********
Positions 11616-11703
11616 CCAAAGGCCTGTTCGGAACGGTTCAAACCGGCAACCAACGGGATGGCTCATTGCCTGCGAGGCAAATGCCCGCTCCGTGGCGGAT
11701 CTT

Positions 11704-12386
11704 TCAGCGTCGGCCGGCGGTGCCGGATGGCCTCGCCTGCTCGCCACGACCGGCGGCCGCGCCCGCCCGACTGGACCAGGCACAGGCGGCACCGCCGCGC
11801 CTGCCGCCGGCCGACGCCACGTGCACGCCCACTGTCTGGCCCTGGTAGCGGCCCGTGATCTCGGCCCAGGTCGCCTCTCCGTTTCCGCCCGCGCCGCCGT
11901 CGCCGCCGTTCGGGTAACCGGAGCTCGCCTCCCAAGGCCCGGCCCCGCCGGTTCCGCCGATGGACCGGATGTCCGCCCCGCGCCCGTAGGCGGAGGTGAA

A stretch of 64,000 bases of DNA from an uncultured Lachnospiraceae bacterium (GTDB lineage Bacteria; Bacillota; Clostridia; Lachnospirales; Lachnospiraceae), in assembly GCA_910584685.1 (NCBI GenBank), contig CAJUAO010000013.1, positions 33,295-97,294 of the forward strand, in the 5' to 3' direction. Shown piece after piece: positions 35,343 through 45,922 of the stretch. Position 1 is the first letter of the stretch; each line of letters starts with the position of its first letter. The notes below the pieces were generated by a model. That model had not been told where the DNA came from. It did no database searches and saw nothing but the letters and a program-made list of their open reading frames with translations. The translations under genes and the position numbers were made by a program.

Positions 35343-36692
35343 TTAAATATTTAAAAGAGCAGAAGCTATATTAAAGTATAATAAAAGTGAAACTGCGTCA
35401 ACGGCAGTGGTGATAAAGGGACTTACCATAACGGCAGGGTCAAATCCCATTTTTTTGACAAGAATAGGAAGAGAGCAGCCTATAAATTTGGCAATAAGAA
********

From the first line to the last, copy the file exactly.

Positions 11616-11703
11616 CCAAAGGCCTGTTCGGAACGGTTCAAACCGGCAACCAACGGGATGGCTCATTGCCTGCGAGGCAAATGCCCGCTCCGTGGCGGAT
11701 CTT

Positions 11704-12386
11704 TCAGCGTCGGCCGGCGGTGCCGGATGGCCTCGCCTGCTCGCCACGACCGGCGGCCGCGCCCGCCCGACTGGACCAGGCACAGGCGGCACCGCCGCGC
11801 CTGCCGCCGGCCGACGCCACGTGCACGCCCACTGTCTGGCCCTGGTAGCGGCCCGTGATCTCGGCCCAGGTCGCCTCTCCGTTTCCGCCCGCGCCGCCGT
11901 CGCCGCCGTTCGGGTAACCGGAGCTCGCCTCCCAAGGCCCGGCCCCGCCGGTTCCGCCGATGGACCGGATGTCCGCCCCGCGCCCGTAGGCGGAGGTGAA

A stretch of 64,000 bases of DNA from an uncultured Lachnospiraceae bacterium (GTDB lineage Bacteria; Bacillota; Clostridia; Lachnospirales; Lachnospiraceae), in assembly GCA_910584685.1 (NCBI GenBank), contig CAJUAO010000013.1, positions 33,295-97,294 of the forward strand, in the 5' to 3' direction. Shown piece after piece: positions 35,343 through 45,922 of the stretch. Position 1 is the first letter of the stretch; each line of letters starts with the position of its first letter. The notes below the pieces were generated by a model. That model had not been told where the DNA came from. It did no database searches and saw nothing but the letters and a program-made list of their open reading frames with translations. The translations under genes and the position numbers were made by a program.

Positions 35343-36692
35343 TTAAATATTTAAAAGAGCAGAAGCTATATTAAAGTATAATAAAAGTGAAACTGCGTCA
35401 ACGGCAGTGGTGATAAAGGGACTTACCATAACGGCAGGGTCAAATCCCATTTTTTTGACAAGAATAGGAAGAGAGCAGCCTATAAATTTGGCAATAAGAA